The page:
In the good old days when iPod and internet are not yet invented, for a gentleman, to court a lady is to court her parents as well. If a gentleman can get the approval of the lady’s parent, he can easily get the sweet “yes” of the lady. That’s backdoor strategy and it works: fetch water, cut fire woods, chocolates for the grandchildren and win their hearts. A friend of mine won the heart of a beautiful young widow by playing and spending time with her son. Backdoor strategy! An Atenean student who fell in love to a varsity player suddenly finds interest in reading a sports magazine and starts thinking of becoming a varsity player too in the hope that her crush will notice her. Enter into the heart of your beloved by loving what’s in his/her heart. That’s backdoor strategy!
The same thing is true for God. If we really love God and wants to please Him, we should love the people He loves (including his enemies). When Jesus said the greatest commandment is to love God, he cannot help but to reveal what’s inside his heart: the poor, the sick, the neglected, the marginalized and the sinners. Thus, he said, “You shall love your neighbour.” Love the poor and Jesus will be extremely happy. Backdoor strategy! But to make this loving of others more true and sincere, Jesus added “love your neighbour as yourself.” For the way we love ourselves is a good norm to love others. That’s a tough act to follow and Jesus recognized it, “No one has greater love than this, to lay down one’s life for one’s friends.” (John 15:13)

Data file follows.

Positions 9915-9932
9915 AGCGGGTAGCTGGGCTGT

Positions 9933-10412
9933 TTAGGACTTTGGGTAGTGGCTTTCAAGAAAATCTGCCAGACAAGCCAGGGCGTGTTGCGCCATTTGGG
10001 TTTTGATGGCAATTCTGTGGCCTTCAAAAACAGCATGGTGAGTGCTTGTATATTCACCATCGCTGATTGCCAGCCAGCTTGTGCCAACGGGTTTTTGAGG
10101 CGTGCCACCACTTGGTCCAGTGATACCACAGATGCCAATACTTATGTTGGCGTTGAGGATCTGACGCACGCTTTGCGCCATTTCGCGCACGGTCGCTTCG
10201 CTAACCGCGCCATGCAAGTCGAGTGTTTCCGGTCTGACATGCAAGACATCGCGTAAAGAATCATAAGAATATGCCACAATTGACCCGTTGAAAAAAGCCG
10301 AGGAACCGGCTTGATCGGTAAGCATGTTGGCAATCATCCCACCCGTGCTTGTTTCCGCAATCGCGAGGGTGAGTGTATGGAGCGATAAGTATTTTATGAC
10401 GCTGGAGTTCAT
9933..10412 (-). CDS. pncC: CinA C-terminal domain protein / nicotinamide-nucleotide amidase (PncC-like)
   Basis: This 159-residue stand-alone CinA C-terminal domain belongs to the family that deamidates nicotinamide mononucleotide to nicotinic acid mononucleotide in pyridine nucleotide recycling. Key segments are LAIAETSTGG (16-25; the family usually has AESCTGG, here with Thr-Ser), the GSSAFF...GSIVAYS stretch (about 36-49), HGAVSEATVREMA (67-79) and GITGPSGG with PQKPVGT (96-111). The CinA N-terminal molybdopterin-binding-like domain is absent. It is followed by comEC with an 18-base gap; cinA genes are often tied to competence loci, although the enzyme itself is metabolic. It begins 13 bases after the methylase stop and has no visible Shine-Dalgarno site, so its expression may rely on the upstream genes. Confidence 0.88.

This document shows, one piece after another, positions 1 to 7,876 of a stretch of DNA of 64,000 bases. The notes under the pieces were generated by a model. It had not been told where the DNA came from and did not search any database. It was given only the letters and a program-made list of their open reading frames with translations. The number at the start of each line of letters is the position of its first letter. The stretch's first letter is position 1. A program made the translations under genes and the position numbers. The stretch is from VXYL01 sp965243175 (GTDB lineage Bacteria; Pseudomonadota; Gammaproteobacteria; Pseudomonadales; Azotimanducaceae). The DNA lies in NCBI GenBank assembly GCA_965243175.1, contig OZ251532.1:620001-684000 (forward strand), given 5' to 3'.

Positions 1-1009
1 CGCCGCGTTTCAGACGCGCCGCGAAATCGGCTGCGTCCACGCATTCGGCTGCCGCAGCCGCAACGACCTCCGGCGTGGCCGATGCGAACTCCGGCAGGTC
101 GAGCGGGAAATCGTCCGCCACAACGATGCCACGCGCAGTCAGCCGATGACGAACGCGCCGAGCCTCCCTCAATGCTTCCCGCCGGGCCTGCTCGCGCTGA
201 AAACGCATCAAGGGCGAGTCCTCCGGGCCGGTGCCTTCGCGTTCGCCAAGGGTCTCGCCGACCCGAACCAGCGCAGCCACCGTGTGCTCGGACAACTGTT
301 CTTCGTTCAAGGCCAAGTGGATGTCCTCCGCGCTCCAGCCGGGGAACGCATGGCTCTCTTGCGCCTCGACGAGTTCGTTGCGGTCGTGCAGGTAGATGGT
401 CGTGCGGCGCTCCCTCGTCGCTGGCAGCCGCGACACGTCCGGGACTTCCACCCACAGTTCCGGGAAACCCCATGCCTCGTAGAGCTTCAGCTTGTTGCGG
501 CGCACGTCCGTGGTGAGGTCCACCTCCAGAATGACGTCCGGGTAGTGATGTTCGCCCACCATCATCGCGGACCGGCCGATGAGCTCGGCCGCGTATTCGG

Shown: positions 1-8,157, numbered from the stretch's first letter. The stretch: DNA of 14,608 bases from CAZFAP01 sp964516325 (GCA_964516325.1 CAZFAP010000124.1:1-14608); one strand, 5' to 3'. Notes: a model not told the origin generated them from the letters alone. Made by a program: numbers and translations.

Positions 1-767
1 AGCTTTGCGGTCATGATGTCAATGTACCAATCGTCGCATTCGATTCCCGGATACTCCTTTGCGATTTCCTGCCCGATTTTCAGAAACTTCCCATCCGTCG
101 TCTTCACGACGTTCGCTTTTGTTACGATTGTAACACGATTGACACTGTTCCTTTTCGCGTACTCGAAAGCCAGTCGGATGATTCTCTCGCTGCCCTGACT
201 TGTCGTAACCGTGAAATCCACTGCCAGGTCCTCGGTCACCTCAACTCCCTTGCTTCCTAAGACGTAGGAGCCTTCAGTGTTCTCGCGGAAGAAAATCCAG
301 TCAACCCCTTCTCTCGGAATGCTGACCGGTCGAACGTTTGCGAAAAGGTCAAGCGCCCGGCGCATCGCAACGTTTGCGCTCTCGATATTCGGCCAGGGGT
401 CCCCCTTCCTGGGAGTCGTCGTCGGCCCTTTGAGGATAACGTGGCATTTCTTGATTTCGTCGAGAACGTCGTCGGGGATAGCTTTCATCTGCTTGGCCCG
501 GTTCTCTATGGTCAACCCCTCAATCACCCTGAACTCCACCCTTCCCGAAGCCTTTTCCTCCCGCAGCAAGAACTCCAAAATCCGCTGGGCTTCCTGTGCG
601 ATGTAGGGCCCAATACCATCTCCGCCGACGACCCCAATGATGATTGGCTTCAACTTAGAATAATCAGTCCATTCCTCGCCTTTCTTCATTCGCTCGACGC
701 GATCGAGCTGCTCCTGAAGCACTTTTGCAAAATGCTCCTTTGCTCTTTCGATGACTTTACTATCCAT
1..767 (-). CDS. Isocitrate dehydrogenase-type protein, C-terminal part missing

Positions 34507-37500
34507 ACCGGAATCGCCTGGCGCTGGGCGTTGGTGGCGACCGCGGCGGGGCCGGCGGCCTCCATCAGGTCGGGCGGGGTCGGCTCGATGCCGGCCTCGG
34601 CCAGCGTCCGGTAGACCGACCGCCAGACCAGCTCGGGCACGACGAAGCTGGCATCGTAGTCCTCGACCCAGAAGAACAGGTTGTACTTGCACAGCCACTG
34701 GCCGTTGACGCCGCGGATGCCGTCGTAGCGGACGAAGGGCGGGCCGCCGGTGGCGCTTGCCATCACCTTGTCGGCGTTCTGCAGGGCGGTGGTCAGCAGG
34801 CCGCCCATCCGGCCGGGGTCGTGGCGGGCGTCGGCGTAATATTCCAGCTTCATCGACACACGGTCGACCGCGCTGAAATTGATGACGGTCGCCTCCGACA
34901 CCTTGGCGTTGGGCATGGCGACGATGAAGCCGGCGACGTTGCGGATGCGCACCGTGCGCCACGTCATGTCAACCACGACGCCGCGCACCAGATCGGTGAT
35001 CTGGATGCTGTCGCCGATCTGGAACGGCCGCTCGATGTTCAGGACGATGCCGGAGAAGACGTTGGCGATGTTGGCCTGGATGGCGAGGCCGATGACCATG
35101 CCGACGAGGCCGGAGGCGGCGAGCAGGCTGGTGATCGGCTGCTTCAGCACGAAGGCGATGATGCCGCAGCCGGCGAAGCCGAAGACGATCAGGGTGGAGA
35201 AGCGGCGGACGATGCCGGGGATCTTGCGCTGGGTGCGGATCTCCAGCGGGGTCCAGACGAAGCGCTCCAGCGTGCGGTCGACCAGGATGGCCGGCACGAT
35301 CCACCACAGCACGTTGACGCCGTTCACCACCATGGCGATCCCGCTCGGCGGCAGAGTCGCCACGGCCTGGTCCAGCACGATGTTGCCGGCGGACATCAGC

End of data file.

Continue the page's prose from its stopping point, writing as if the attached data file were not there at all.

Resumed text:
To love God and to love our neighbour looks like a very simple concept. Jesus however shows how challenging this is. His love of the Father led him to reach out to the outcast, tax collectors, lepers, prostitutes, and others. For Jesus there is no distinction between these two commandments. One naturally flows from the other. Love is not love unless it is free and spontaneous.
What Jesus proposes are not just commandments or rules to follow but a whole approach to life and to our relationship with others. It is His way of life. Jesus identifies himself with those in most need of love and compassion. We should also naturally identify ourselves with Jesus’ way of life. It is also our way of life … and our Christian identity.
A visitor to the New Bilibid Prison Hospital watched a young volunteer dressing an infected bed sores of a dying prisoner. The visitor was horrified by the bed sores but admired the volunteer who seemed not affected by the bad smell of the sores as he was cleaning the wound. “I wouldn’t do that for a thousand pesos.” said the visitor. “Neither would I,” said the volunteer, “but I am doing it for God.”
Fr.Willy M. Samson, SJ
Fort Pilar Shrine
October 26, 2008